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In 2019, Bon Appétit’s YouTube channel rolling pinned its way across the internet and into my cold heart. (Nestled right next to Baby Yoda.) I’m not alone: in a reverse “OK Boomer,” this 63-year-old foodie magazine consistently posts videos that are gobbled up by Gen Z.

So in a world where “branded content” is a four-letter word, why are they suddenly the hottest biscuit in the bakery? Because they’re real. (Or at least “real.”)

BA’s videos abound with shaky camera work, unplanned cameos, and a refusal to edit out the mistakes. Their channel is like a wholesome, behind-the-scenes reality show, where the actual cooking is second banana(bread) to the talented cast of their cinematic universe. The motley crew of professional chefs has amassed millions of fans and spawned so many memes.

It all works because it’s an authentic extension of their brand. Incorporating and investing in real people—charming personalities, unforeseen mess-ups and all—adds another dimension to the Bon Appétit name. And don’t discount that as a culinary magazine, cooking videos were a natural next step. In other words: it’s not necessarily reinventing the wheel, but it just makes sense.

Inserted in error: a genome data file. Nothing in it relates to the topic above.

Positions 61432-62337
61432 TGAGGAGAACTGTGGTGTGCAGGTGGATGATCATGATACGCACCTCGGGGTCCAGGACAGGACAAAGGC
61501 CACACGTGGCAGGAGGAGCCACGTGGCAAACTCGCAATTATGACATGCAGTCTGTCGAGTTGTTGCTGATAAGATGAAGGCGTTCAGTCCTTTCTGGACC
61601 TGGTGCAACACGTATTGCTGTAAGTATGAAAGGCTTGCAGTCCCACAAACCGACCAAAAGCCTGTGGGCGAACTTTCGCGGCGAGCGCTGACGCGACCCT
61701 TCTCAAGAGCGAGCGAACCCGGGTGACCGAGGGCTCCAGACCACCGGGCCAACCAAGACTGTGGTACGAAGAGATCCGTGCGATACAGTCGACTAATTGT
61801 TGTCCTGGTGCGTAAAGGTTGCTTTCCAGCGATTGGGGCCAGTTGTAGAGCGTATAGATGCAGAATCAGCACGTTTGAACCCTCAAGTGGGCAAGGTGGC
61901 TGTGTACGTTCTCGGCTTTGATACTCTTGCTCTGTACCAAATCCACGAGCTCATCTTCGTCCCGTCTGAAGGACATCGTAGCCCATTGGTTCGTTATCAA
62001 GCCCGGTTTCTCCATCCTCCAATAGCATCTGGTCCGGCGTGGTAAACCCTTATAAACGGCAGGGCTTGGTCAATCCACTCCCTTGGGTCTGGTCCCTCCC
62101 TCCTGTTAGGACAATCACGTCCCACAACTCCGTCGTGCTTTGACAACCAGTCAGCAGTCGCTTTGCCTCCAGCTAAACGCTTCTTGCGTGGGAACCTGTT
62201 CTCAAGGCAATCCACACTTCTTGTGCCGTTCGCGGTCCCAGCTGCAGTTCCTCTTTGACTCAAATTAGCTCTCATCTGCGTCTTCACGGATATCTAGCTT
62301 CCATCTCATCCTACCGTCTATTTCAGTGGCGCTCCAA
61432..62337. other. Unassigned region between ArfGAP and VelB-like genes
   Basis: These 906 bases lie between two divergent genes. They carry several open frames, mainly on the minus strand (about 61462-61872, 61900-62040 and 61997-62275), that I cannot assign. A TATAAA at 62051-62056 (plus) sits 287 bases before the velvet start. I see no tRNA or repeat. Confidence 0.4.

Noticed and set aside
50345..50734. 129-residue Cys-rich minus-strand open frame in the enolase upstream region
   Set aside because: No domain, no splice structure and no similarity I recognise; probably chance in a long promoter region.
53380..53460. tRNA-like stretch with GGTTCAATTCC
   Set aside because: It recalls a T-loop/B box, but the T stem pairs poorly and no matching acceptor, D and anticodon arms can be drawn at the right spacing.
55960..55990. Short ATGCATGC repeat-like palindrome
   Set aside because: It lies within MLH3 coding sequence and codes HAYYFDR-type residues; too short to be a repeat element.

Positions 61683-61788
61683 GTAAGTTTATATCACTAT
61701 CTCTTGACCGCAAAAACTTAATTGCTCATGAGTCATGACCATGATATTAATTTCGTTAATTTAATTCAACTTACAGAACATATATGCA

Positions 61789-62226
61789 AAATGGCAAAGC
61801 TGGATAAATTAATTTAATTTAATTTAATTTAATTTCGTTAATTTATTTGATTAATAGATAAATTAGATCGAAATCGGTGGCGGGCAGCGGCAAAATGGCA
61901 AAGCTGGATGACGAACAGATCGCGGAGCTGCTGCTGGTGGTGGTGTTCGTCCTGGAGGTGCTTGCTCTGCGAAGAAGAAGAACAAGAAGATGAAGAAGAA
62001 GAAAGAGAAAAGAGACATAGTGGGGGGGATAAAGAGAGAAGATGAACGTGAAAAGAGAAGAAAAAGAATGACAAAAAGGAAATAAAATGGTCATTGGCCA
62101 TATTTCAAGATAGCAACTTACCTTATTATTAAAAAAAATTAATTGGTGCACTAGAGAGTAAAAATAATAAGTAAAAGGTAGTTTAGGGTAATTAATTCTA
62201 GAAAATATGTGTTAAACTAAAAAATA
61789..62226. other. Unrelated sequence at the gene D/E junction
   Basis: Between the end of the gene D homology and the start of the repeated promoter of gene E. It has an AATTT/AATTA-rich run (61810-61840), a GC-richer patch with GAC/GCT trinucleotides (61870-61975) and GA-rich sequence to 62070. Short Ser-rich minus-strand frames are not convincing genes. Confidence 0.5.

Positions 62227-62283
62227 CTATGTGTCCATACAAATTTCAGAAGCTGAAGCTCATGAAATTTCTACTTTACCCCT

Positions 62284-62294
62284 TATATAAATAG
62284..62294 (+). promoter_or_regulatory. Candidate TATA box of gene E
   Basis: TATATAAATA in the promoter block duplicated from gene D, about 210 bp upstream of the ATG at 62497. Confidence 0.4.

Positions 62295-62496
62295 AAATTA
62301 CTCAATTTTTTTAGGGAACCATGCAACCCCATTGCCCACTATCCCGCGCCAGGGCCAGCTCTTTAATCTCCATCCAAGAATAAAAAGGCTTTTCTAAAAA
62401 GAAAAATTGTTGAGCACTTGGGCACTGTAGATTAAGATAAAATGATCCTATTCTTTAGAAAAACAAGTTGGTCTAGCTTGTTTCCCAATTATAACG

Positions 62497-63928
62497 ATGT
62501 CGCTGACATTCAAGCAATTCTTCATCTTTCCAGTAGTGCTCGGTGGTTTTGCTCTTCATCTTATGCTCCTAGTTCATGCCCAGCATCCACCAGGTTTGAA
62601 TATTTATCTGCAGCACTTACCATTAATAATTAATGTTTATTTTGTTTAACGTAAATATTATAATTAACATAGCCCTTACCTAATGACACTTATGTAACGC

The people following BA’s YouTube, Instagram, and podcasts—being young and whatnot—might not even realize that it all started as a print magazine in the first place. Which means this potentially-stale magazine has used the same old platforms to re-establish itself as an authority for a whole new audience.

Nailing your own branded content might sound as difficult as producing the perfect chocolate soufflé, but follow Bon Appétit’s recipe by folding authenticity into expertise (and adding a dash of good humor) to make a super likable and shareable presence worthy of a chef’s kiss.

Have a fun-stuffed weekend, everybody!

—Your gourmet gang at Brokaw

Incorporating and investing in real people—charming personalities, unforeseen mess-ups—adds another dimension to the @bonappetit name.

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